Transitioning From Peer to Manager

After transitioning to interim law library director in March 2018, I attended AALL's Leadership Academy as a Leadership Fellow, was accepted to the New Directors' pre-AALL Annual Meeting Workshop, and was selected as a university representative and Leadership Fellow in the Texas Academic Leadership Academy.

2018 has officially been the year of leadership training. 

During each of these wonderful leadership-training events, the speakers all touched on transitioning from peer to manager -- mostly noting that it was often a difficult transition. They were certainly right about that.

Continuing research into the tough transition from peer to manager led me to a 2013 Forbes article titled 8 Tips to Transition from Co-Worker to Manager. This article is particularly helpful for the practical tips it provides. 

As noted, making the move from co-worker to department manager can be a tricky transition because, as the new manager, you are responsible for the productivity and results of your department. Oftentimes, former co-workers, either because of jealousy or out of habit, won’t want to treat you as the boss; they may want to continue treating you as one of the group.

Tip 1: Realize that your previous personal relationships with co-workers will need to be moved to a different level because you’re no longer a peer – you are now the person who assigns work, analyzes productivity and provides performance appraisals.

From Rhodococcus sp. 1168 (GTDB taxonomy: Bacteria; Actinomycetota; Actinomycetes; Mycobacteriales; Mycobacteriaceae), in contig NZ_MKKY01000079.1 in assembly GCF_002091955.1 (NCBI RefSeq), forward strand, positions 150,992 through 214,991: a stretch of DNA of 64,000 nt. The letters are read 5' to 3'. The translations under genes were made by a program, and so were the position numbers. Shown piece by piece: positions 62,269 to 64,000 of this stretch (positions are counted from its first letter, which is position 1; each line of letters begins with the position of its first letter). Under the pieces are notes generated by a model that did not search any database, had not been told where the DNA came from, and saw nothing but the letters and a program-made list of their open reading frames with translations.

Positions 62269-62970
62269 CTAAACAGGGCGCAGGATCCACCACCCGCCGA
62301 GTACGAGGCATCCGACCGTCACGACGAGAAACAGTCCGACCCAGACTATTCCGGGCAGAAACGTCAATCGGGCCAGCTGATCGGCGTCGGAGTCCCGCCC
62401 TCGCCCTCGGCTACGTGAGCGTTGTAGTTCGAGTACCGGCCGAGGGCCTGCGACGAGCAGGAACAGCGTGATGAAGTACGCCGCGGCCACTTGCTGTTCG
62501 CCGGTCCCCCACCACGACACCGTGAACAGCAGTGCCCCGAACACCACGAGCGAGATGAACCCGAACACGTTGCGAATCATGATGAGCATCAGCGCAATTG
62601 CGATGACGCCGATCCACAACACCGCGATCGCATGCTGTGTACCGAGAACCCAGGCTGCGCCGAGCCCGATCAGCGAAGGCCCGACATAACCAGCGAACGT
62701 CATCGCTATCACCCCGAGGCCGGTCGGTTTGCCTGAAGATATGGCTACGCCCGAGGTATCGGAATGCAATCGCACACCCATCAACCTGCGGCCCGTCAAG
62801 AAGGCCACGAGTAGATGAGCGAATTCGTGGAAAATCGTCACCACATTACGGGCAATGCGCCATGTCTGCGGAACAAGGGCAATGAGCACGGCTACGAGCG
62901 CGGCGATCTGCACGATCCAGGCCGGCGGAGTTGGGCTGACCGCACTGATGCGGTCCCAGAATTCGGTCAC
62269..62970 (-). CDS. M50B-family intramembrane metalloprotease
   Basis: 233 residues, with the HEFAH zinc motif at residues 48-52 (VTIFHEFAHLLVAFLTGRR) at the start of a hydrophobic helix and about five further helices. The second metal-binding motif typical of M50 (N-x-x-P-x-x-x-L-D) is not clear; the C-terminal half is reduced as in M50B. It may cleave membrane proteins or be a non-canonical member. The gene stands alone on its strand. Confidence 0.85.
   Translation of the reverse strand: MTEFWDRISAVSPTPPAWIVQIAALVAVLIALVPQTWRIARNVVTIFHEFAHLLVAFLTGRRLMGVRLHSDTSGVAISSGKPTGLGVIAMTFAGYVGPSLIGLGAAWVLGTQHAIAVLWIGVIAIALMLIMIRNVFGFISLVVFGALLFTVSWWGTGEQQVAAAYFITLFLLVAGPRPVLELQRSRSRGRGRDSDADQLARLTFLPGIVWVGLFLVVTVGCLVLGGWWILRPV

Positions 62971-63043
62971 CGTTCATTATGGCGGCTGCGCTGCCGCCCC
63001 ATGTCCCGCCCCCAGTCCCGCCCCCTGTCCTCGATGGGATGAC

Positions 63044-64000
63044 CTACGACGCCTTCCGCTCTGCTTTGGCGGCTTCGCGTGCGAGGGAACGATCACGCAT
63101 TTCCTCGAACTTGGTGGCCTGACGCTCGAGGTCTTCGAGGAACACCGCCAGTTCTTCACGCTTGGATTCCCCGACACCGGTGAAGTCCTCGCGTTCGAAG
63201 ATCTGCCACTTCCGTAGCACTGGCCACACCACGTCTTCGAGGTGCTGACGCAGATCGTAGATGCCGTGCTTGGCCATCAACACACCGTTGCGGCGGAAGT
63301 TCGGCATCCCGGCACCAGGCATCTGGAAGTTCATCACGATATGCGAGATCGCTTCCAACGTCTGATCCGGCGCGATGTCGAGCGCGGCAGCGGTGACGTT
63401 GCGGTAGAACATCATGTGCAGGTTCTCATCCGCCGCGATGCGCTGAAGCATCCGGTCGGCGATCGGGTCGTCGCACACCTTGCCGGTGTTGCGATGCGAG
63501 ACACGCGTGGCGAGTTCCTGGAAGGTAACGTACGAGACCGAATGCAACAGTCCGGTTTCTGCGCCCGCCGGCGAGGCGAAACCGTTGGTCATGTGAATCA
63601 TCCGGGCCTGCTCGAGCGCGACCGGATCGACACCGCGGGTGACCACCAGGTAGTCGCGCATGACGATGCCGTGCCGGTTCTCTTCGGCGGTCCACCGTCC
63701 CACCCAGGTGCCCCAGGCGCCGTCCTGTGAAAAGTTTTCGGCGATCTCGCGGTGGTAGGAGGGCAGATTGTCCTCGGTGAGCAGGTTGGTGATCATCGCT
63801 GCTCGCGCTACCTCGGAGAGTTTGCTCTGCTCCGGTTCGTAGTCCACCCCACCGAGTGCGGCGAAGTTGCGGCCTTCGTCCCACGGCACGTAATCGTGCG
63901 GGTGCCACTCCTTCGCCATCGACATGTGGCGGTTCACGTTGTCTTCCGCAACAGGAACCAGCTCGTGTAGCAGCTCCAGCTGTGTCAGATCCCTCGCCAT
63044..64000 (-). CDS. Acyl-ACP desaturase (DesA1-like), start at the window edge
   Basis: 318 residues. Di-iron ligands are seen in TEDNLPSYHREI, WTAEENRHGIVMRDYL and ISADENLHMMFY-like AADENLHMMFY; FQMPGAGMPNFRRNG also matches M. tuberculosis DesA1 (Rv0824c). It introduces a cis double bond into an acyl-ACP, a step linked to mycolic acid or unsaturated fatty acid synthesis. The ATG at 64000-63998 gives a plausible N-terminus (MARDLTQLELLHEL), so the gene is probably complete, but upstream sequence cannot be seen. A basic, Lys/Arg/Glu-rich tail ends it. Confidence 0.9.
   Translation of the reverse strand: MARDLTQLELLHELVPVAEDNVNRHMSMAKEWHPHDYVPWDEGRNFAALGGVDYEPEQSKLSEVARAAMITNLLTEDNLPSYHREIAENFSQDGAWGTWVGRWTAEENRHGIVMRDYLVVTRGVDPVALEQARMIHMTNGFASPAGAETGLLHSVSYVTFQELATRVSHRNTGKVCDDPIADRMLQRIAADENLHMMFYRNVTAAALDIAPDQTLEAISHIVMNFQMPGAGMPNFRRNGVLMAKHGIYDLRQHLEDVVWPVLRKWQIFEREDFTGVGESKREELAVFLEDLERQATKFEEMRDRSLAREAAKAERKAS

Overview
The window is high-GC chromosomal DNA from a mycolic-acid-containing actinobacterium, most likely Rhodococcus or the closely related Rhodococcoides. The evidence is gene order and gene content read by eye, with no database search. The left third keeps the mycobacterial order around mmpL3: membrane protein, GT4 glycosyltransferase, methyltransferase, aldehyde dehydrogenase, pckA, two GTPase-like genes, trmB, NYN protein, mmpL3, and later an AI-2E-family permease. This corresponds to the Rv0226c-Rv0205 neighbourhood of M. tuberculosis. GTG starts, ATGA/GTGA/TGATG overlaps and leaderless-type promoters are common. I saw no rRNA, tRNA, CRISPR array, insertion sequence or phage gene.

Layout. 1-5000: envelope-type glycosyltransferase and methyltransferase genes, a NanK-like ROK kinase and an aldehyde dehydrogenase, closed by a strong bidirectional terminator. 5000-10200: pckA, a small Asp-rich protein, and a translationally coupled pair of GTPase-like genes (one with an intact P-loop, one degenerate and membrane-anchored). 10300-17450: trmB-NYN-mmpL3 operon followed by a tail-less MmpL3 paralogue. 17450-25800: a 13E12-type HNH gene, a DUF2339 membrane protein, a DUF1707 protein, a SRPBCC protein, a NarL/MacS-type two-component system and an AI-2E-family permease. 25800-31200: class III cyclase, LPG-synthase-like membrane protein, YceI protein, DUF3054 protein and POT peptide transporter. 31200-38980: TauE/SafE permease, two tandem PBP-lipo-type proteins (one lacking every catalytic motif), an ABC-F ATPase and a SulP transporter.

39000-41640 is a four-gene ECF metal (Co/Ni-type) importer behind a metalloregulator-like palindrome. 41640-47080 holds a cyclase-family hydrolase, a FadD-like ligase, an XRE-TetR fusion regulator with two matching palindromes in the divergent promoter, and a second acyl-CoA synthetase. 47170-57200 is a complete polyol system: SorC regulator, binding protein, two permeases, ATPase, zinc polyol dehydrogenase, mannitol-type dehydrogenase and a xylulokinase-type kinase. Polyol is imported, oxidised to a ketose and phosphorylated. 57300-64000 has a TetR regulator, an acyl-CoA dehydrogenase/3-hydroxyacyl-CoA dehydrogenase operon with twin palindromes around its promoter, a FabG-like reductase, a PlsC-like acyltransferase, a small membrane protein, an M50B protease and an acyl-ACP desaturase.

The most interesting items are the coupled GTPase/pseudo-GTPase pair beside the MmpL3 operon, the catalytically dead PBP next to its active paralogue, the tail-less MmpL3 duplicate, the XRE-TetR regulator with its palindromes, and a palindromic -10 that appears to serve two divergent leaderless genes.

Tip 2: See your HR representative to find out what training and support is available as you take on your new leadership role.

Tip 3: Sit down one-on-one with each person in the department to discuss their feelings about your transition to manager. Talk about the expectations you have of each other and get potential issues out on the table so you can address them.

Tip 4: Remain professional at all times. And, treat each and every employee fairly and with respect.

Tip 5: Eliminate any water-cooler or break-room gossip and venting sessions with employees.

Tip 6: Don’t allow previous work and/or friendships with your former peers to influence your new managerial responsibilities.

Tip 7: Ensure that everyone on the team understands your new role as their manager and the responsibilities that are expected of you as well as the role each of them plays in the success (or failure) of the department.

Tip 8: Work out a game plan for how you and your team can best work together to achieve the goals and objectives of the department. (Be sure to clearly and concisely communicate those goals and objectives).

While I continue to learn and employ various leadership theories; after 6 months in my new role, I'd say these tips for an early and effective transition are right on. 

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